Bonnie Pfister

Every week it seems another national publication deems Pittsburgh to be the “next” Brooklyn, Portland, San Francisco, etc. It’s flattering, although we don’t happen to think we need to be the next anything. The attention just underscores what we already knew: good things are percolating here. Cool jobs. Hot industries. Longstanding employers doing cutting-edge R&D in healthcare and with materials and metals that will make airplanes and autos faster and more fuel-efficent.

The point is, isn’t it time you came home and became a part of it all? Um, yes. Because jobs.

There are more than 20,000 jobs open today across southwestern PA. You can explore them all at one place: ImaginePittsburgh.com. That’s the region’s digital hub for information about hot careers, industries and employers. Our custom-built aggregator pulls listings from such sites as LinkedIn, Career Builder, Monster and quite literally a thousand others – so you don’t have to. Here are just a few of nifty places now hiring on our site:

For talented techies, creatives and professionals, Pittsburgh has jobs at the local offices of Google and Apple. It’s home to the headquarters of fashion retailers ModCloth and American Eagle.

Technology meets design meets user experience at home-grown hotties like art/tech/design/ad studio Deeplocal, award-winning translation app developer Duolingo, event-ticketing pioneer ShowClix and robotic stroller-maker to the stars 4Moms.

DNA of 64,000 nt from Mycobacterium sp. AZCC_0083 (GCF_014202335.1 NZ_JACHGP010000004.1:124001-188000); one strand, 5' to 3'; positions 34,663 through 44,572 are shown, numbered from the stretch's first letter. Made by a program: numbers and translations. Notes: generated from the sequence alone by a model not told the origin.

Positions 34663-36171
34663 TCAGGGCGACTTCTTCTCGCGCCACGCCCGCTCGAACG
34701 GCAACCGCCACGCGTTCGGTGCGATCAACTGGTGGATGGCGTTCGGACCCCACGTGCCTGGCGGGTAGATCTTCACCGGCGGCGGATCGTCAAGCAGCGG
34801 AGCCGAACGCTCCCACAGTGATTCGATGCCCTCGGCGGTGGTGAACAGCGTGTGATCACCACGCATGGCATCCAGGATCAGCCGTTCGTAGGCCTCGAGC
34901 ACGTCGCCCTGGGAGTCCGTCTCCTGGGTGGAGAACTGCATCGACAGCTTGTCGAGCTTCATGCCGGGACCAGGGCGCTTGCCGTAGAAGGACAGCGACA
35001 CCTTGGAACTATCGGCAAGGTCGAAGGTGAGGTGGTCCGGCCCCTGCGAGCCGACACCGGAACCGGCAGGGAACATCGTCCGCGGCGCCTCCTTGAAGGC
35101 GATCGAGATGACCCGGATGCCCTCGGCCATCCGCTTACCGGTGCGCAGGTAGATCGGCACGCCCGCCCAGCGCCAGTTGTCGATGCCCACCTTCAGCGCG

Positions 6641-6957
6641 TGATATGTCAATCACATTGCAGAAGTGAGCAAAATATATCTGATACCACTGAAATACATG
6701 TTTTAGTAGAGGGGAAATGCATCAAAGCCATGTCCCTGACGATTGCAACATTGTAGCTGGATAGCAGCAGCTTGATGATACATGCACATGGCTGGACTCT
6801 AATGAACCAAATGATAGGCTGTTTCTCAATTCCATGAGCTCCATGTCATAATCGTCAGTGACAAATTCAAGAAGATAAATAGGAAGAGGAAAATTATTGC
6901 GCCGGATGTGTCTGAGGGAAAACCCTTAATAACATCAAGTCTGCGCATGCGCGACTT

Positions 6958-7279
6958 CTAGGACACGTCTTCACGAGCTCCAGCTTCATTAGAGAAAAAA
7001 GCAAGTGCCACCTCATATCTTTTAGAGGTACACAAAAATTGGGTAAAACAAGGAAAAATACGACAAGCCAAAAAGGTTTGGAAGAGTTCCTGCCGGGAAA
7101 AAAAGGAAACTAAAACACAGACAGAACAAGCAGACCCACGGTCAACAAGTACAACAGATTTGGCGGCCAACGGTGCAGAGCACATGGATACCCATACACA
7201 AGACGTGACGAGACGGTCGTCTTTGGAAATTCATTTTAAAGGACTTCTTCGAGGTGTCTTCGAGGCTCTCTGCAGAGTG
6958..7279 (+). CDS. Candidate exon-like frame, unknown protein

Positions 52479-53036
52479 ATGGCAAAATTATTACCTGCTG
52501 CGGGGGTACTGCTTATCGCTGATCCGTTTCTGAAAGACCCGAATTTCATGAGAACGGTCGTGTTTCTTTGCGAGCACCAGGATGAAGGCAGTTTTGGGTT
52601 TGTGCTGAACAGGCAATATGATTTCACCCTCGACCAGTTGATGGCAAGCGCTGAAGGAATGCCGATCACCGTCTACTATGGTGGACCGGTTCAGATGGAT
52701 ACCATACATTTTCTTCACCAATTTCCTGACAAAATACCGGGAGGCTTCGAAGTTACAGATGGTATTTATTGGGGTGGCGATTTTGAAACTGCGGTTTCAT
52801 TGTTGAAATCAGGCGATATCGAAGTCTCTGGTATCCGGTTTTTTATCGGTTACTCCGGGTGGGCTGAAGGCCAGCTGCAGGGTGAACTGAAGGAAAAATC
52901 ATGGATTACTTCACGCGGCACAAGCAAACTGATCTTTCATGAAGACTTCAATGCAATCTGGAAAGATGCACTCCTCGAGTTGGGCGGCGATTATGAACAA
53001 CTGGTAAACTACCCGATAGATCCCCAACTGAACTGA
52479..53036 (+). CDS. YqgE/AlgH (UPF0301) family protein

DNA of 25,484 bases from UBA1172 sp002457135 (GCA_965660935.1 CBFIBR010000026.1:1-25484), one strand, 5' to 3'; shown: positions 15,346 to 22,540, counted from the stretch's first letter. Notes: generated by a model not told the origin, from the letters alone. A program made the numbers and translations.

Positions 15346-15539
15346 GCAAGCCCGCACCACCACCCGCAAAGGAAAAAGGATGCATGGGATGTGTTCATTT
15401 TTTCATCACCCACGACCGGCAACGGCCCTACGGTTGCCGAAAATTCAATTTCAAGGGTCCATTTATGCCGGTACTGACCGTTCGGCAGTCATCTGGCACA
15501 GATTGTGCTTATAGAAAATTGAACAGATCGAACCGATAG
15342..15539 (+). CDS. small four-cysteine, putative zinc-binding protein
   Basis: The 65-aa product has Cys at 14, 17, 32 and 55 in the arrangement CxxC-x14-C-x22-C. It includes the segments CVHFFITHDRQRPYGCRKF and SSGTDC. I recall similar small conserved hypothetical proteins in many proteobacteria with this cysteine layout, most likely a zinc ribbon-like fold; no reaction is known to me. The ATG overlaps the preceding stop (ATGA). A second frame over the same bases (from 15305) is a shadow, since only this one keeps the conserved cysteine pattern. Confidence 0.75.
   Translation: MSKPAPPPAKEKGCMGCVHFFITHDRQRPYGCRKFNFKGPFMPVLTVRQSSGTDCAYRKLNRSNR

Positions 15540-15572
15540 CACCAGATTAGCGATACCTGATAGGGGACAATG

Wonksters thrive at global talent management consultancy DDI (Development Dimensions International), change-management company TiER1The Rand Corp. and offices of the major global management consultancies.

And these are just a few of what’s on offer. There are jobs for communicators at finance companies, for accountants at design firms, and for SAP specialists and other IT-focused positions virtually everywhere. Us, we’re partial to our Featured Employers, companies large and small who seriously care about building a talented workforce that will keeps Pittsbugh on this postive trajectory.

Click on ImaginePittsburgh.com, add us to your favorite read-it-later app and check us out early and often. We want you back!

 

Laura Fisher

This article first appeared in the May 8, 2015 edition of the Pittsburgh Business Times

“Could the next Brooklyn be Pittsburgh?” asks the headline of a recently published article in Brooklyn Based, a popular online magazine about all things Brooklyn. In the piece, the writer interviews seven former Brooklynites who flocked to Pittsburgh to seek out opportunity. She poses the obvious question: Why Pittsburgh?

This isn’t the first time that Pittsburgh has been compared to another hip, fast growing region in the country. It was only a few years ago that the Washington Post declared Pittsburgh “in” and Portland, Ore., “out.” And recently, Cleveland State University noted that Pittsburgh was best positioned to be “the next Boston.” Our region’s high quality of life, relatively low cost of living, and availability of jobs continues to attract national attention. Therefore, it shouldn’t come as a surprise that Brooklyn is taking notice.